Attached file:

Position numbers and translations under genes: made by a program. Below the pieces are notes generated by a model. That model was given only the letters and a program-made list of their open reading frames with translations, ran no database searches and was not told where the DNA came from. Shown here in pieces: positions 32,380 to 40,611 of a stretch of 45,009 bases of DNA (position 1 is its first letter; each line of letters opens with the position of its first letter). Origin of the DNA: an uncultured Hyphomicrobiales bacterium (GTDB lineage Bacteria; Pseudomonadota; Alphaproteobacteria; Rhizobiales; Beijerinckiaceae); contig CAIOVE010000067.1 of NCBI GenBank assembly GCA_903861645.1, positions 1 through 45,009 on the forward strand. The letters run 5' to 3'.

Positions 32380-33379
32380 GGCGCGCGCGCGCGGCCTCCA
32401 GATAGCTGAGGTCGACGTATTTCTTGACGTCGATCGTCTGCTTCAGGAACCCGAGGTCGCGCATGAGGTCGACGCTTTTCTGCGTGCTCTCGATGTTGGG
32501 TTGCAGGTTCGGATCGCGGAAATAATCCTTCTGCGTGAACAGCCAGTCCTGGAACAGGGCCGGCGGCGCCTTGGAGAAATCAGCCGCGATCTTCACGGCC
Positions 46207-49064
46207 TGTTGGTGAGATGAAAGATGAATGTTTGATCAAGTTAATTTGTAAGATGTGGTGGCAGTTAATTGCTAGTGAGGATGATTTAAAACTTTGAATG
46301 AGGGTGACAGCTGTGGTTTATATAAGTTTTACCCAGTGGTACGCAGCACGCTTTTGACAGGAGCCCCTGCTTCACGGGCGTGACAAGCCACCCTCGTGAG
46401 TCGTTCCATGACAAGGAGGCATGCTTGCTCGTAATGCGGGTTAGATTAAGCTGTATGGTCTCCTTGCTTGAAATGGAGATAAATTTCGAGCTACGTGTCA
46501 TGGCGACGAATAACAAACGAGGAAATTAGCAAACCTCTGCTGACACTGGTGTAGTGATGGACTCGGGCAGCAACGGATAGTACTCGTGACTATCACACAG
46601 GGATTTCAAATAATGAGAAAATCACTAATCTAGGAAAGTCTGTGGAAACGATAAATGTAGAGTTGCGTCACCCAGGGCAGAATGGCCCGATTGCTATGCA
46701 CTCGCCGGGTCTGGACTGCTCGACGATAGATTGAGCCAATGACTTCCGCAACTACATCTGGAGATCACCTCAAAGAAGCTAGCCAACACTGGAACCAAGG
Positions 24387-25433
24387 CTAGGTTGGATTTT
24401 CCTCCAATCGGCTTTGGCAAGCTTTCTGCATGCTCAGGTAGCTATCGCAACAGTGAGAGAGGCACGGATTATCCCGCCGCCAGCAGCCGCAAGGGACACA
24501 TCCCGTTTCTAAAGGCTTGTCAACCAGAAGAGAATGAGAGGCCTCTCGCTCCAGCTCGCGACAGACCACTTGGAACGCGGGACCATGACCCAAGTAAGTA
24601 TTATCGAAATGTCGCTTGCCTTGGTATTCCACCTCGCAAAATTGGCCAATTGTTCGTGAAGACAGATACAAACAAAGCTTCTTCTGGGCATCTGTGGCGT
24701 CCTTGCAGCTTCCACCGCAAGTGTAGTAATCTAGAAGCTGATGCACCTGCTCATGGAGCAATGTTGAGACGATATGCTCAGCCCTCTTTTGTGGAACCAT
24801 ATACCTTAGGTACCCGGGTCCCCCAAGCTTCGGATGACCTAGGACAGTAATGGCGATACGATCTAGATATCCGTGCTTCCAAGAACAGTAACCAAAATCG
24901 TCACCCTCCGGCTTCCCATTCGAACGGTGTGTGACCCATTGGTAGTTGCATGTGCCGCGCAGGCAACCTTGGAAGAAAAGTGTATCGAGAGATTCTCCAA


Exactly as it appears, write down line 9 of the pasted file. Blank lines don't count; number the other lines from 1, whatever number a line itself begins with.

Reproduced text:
46401 TCGTTCCATGACAAGGAGGCATGCTTGCTCGTAATGCGGGTTAGATTAAGCTGTATGGTCTCCTTGCTTGAAATGGAGATAAATTTCGAGCTACGTGTCA